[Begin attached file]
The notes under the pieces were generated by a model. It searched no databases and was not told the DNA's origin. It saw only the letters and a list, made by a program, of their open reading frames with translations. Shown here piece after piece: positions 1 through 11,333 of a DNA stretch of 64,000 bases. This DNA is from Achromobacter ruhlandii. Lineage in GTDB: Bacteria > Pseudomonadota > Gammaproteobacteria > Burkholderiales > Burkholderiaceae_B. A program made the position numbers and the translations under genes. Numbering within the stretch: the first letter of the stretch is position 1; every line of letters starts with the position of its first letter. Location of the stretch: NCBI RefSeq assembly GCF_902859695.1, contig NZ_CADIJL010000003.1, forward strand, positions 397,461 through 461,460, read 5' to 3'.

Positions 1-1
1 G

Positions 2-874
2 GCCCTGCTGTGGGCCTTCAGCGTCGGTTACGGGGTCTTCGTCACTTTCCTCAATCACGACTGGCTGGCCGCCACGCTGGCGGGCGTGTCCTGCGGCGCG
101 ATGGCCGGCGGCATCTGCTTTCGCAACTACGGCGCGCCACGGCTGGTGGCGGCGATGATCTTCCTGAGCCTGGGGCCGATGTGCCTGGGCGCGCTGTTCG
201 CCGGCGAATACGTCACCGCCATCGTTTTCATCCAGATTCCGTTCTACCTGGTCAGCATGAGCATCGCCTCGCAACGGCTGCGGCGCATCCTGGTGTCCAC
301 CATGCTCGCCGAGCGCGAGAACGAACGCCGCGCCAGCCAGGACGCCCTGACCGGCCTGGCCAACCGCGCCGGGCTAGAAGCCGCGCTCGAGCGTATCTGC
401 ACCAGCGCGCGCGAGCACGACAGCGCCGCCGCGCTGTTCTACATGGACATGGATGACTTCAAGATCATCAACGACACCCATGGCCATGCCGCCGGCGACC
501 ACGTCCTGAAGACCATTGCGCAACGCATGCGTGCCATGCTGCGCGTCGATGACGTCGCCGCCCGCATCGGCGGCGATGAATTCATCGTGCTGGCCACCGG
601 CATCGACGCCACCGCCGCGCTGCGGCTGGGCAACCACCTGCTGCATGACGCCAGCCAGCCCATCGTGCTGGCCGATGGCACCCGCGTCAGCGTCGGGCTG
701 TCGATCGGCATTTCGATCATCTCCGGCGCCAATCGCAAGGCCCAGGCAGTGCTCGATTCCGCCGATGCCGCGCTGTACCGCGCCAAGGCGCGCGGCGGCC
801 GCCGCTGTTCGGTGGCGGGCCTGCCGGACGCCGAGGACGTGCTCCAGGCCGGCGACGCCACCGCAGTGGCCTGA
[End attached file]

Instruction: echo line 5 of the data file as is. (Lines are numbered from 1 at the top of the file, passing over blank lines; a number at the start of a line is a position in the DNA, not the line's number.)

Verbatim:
2 GCCCTGCTGTGGGCCTTCAGCGTCGGTTACGGGGTCTTCGTCACTTTCCTCAATCACGACTGGCTGGCCGCCACGCTGGCGGGCGTGTCCTGCGGCGCG